History of Deanshanger Ironworks
For almost two centuries there has been industry in the Northamptonshire village of Deanshanger; indeed for almost 100 years an iron foundry managed by successive generations of the Roberts family occupied the site of the recently demolished oxide works.

Deanshanger had excellent transport links: the Buckingham Arm of the Grand Union Canal twisted through its centre and the main Oxford Stony Stratford road passed through it, not mention the mainline railway at Wolverton only 5 miles away.
Deanshanger Village Green
The Smith Family Roberts
Richard Roberts I was known to be a blacksmith at Wicken. An entry in the Passenham Poor Books in 1766 related to a payment to "Richard Roberd for lettin Richard Capes blood".
As well as making horse shoes and tools he was commissioned to make an artificial iron leg.

For a while the Roberts family disappeared from local records. Then in 1781 a John Roberts came to Deanshanger from nearby Whittlebury.

When John died only 5 years later he was described in the register as being "Blacksmith of Daneshanger". His brother, Richard II carried on the smithy a Wicken and evidently took over Deanshanger, as records in the Passenham Poor Books show payments to him for ironwork in 1795 and 1797.

Roberts the Blacksmiths
Pistol Dick
Richard Roberts III, son of Richard Roberts II is recorded as owning the earliest iron foundry in Deanshanger.

Born in Wicken in 1785, he was married and all his children christened at Passenham. He appeared to have spent all his life in the parish and is therefore considered to be the first true Deanshanger Roberts.

In 1821 he purchased 2 cottages (where there now stands the Victorian foundry building) and established a blacksmiths shop.
The oldest part of the foundry building dates back to 1821. More recently it was used as a laboratory.

Click on one of the red window frames to see a close up view.

In the meantime the smithy at Wicken was run by his cousin, Richard and was passed down over the years through that side of the family.

Richard III acquired the nickname Pistol Dick, due to his alleged apprenticeship with a Birmingham gunsmith during the Napoleonic Wars, although this has not actually been proven.

In 1843 the business was conveyed to his son, John, who was at that time described in factory documents as an "Ironfounder". In By 1847 the property had a become an "iron foundry worked by a small steam engine outside the building, and a Blacksmith Shop detached belonging".

John died 6 years later with debts of £163. The business was left to his widow, Caroline and eldest son, 17 year old Edwin to run.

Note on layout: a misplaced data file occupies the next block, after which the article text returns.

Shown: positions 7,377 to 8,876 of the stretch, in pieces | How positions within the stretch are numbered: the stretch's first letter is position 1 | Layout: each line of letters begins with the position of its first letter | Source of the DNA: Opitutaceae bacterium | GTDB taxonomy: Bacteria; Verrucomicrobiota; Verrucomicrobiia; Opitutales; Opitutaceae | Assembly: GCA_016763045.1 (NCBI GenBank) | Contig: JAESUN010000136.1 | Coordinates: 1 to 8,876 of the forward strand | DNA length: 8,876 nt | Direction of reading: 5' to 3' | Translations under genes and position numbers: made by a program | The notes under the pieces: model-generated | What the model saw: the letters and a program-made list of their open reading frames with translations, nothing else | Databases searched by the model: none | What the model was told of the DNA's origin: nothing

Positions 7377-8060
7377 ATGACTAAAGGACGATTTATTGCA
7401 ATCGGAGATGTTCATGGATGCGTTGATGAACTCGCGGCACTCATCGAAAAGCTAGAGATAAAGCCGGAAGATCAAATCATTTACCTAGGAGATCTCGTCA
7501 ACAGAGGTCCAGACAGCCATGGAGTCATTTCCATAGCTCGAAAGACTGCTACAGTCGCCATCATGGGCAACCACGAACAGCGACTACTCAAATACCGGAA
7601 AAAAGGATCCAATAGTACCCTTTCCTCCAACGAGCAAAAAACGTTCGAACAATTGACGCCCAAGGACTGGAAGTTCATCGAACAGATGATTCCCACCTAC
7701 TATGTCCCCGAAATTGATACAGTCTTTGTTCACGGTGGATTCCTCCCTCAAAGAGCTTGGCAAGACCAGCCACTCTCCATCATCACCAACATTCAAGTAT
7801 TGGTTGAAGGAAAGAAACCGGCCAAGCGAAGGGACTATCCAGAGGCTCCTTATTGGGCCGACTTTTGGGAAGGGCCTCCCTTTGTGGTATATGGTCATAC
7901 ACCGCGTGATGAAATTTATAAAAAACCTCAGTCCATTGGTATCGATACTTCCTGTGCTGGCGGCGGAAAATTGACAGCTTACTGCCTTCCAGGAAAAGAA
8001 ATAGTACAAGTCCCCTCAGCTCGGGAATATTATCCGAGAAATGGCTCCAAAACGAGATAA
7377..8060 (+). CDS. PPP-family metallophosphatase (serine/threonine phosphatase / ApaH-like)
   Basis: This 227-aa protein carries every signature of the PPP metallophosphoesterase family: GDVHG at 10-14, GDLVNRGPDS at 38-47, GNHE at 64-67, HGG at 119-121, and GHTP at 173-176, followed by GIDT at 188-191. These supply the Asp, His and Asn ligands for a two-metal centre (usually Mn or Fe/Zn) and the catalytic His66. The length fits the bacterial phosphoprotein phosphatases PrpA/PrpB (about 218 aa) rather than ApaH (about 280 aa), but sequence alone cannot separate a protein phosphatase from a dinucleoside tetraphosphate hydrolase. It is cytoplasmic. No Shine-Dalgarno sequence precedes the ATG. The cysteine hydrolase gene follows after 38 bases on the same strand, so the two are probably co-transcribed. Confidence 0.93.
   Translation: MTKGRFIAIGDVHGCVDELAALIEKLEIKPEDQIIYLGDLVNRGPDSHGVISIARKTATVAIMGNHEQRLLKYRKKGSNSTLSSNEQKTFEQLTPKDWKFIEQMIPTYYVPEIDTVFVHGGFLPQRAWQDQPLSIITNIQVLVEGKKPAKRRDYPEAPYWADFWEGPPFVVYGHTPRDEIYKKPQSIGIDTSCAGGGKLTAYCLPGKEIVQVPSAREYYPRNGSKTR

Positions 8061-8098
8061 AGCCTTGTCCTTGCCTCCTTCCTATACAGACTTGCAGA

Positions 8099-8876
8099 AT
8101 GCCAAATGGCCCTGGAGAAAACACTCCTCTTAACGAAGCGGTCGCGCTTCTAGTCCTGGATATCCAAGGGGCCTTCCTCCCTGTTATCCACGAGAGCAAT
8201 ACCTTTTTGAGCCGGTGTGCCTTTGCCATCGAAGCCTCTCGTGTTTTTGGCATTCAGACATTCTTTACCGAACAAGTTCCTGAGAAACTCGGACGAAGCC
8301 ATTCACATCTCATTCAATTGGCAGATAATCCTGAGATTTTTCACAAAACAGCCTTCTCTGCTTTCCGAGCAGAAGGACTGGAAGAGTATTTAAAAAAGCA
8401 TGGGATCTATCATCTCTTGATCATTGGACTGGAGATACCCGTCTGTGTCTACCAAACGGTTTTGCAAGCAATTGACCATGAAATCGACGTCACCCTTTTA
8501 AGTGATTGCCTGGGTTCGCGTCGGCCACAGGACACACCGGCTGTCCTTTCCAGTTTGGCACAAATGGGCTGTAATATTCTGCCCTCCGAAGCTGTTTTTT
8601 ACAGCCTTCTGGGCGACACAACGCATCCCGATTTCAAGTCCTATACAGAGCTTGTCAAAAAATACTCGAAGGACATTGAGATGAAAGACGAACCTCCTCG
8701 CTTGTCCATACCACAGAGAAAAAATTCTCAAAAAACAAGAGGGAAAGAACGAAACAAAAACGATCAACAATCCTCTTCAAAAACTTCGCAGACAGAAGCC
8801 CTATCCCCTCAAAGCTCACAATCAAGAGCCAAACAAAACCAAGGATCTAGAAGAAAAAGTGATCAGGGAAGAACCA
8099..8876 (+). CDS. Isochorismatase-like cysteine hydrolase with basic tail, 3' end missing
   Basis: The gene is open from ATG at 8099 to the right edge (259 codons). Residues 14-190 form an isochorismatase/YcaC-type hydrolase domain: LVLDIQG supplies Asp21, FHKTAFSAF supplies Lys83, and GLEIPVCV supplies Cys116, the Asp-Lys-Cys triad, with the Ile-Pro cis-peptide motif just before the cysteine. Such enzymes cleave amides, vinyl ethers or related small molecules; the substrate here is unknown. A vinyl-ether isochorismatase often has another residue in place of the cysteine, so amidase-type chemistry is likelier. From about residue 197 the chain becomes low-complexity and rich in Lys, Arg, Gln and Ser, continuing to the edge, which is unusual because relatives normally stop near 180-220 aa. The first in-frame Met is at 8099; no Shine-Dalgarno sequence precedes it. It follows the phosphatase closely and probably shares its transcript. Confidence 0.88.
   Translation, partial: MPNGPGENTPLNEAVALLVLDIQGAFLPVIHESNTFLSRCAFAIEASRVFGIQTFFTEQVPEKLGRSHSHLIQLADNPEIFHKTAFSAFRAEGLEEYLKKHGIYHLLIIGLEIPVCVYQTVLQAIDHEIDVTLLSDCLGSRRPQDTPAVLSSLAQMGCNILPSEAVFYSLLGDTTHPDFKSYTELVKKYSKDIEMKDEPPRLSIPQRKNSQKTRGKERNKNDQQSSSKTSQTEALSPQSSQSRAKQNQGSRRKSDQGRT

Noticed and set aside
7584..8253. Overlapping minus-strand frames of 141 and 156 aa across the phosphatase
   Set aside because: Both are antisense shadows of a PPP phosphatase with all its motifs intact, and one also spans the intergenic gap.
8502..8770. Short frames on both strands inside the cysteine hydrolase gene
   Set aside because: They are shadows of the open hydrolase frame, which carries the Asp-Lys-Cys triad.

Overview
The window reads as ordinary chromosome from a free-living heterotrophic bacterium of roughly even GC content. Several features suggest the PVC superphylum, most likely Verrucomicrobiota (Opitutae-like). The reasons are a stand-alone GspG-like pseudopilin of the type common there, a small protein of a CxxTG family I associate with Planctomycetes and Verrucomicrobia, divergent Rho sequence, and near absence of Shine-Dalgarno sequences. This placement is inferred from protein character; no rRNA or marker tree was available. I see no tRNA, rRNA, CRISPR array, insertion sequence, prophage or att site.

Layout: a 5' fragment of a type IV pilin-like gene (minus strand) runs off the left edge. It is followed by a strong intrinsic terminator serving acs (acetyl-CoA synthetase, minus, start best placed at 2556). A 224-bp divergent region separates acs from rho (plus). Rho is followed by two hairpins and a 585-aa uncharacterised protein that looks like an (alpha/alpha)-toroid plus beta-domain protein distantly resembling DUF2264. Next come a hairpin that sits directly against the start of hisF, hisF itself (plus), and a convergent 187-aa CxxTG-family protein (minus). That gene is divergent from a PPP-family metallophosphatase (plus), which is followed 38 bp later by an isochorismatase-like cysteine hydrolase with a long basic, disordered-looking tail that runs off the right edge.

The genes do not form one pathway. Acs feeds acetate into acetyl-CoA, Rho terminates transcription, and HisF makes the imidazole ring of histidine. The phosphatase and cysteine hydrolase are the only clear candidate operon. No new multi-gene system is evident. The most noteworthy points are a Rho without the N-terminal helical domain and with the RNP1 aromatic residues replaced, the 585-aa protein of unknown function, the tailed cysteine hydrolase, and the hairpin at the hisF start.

They proved quite successful as by 1856 the business had developed into "a building used as an Iron factory, office, blacksmith shop and storeroom adjoining, with an engine house adjoining the factory. The engine in full work."

In 1859, aged only 23 years Edwin took full control.

He was soon able to expand the site by purchasing an extra acre of land, which included the Fox and Hounds inn situated behind the foundry. After this he acquired Malting or Factory Row, which consisted of a terrace of 7 cottages next to the factory. In the following year, 1866 he purchased a further 5 acres across the road.
The old Fox and Hounds became an office building and has remained out of sight to the public for many years. Its replacement is situated only yards away on the High Street.
E & H Roberts
In 1875 Henry, Edwin's younger brother, joined him and the successful partnership of E & H Roberts was born.

When the partnership became a limited company in 1890, it had assets of £37,000. Business had certainly diversified and the work carried out was described at this time as "agricultural, general and hydraulic engineering as well as iron and brass founding and millwrighting".

The associated business of Albert Roberts was incorporated and the firm was in addition allowed to carry out repairs to and to manufacture bicycles and other locomotive machinery. Also known as Deanshanger Iron Works and sometimes the Britannia Iron Works the firm flourished. In its heyday the business employed between 100 and 150 men including 30 apprentices.
Joseph Barby
Between 1912 and 1927 the firm suffered a numbers of setbacks: firstly a disastrous fire. Although, this was an opportunity to replace some of its ageing machinery, the business was underinsured. Over the next few years the economic situation in the country as a whole took its toll in Deanshanger. There were a series of strikes. In 1927 despite attempts by the family to rescue the business it went into liquidation.
Joseph Barby, whose father worked for E & H Roberts
Sir Gordon Roberts, the local historian

Some of the equipment was sold off to other local businesses, whilst the buildings remained and gradually decayed over the ensuing decade.
This period is remembered by some local residents who, as children, played near and sometimes on the site.
Interestingly an associated blacksmiths shop remained in business for some years after the closure of E & H Roberts.

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